All told, “PBA: A Nation’s Passion” includes 74 of the 78 interviews conducted, current and former players, team owners, league pioneers, media, fans and those who have been around the game for decades. Traditionally, documentaries include only 30 to 50 percent of all interviews. The rest are either used as research material, or are considered anecdotal. But as I said to our post-production team, this is the Philippines, and this is basketball. They knew what I meant, and we retained as many interviews as humanly possible. What kept me up many nights was figuring out what was significant and unique from each interview. Many people told the same stories, some from even the same perspective. Each had to have something fresh to contribute.

To be honest, walking through the first 40 years of the PBA with all these people gave me an indescribable thrill. People who know me know that I don’t take photos with the people I interview, and that includes presidents, foreign dignitaries, Olympians, celebrities, and of course, the greatest athletes in the world. But for this project, I was a kid in a candy store. This opportunity may never come again. You never know what the future will bring. In fact, my first draft of the script was five hours long just to include whatever I could. Trimming it was agonizing. It was like amputating the limbs of your child. But at the end of the day, you have to find a point when you can say this is enough and balances the stories out.

There are interviews that, for me, are indelible, though the audience will only see painfully short fragments of them. Sitting in Baby Dalupan’s living room sent electricity down my spine. I was a Crispa fan long before I became a journalist. The love and admiration that people have for him is so genuine. We were also fortunate to interview Samboy Lim mere weeks before he was struck down by a stroke. His message of humility and determination will always inspire me. The simple yet incisive thinking of Danny Florencio was also striking. We hold the distinction of being the first to ever interview this all-time great on-camera, which I found surprising in itself. And I can never get enough of listening to Tim Cone’s love and respect for the game.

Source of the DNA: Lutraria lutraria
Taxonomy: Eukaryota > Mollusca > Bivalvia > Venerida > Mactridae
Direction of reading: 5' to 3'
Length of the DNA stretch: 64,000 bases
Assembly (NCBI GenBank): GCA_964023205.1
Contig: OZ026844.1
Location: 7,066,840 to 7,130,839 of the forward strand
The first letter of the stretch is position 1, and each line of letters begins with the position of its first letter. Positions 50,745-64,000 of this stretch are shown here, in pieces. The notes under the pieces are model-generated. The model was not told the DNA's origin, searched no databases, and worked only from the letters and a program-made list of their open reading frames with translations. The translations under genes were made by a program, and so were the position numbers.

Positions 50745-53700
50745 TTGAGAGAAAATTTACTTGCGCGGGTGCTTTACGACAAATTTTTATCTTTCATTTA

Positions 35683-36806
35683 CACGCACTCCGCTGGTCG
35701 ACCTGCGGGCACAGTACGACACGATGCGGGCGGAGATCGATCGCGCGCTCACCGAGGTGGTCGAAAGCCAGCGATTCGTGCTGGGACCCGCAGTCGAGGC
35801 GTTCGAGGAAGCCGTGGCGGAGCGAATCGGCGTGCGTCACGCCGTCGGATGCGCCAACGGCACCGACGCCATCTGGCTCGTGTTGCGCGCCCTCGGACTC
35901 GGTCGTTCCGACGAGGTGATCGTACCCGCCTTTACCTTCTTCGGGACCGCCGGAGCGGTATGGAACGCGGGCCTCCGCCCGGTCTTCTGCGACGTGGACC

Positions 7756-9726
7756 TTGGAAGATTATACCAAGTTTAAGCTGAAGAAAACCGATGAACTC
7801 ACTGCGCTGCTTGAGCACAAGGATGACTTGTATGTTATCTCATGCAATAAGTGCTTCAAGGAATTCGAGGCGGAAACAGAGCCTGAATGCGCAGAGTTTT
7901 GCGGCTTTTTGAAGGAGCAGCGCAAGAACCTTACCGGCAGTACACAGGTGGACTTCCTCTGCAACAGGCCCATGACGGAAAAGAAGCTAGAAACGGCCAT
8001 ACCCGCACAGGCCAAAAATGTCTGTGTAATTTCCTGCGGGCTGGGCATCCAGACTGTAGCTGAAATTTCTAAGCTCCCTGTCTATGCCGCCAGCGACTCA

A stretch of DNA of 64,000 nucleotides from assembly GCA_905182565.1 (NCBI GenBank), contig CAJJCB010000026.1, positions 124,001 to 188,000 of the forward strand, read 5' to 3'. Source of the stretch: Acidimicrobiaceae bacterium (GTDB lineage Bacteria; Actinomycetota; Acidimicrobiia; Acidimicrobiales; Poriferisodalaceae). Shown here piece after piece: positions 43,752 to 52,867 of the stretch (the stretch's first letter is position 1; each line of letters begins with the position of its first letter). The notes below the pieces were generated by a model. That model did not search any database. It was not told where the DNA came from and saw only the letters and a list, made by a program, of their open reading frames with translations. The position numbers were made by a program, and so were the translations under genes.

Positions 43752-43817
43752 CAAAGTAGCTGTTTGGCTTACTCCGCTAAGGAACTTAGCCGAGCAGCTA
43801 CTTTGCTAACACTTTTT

Some of the interviewees were overcome with emotion and broke into tears during our interviews with them. Sean Chambers, now an educator who has changed the lives of hundreds of middle-school children in Sacramento, still can’t help but get teary-eyed talking about his memories of playing in the PBA. Johnny Abarrientos shed tears describing how playing professionally turned his relationship with his father around. Alvin Patrimonio still tears up in gratitude for what the sport has done for him. These are just some of the warriors whose lives were forever changed by the PBA. I have had the best job in the world, seeing many of them unfold their greatness before our eyes. So many were enlightening and heartwarming: Robert Jaworski, Arwind Santos, Mark Caguioa, Jimmy Alapag, Benjie Paras, Hector Calma, Ricky Brown, Francis Arnaiz, Abe King, Nikki Coseteng, Danny Floro’s grandson Bones, and my elders in the profession Quinito Henson and Recah Trinidad among others. I learned so much. I wish I could show you everything to everybody.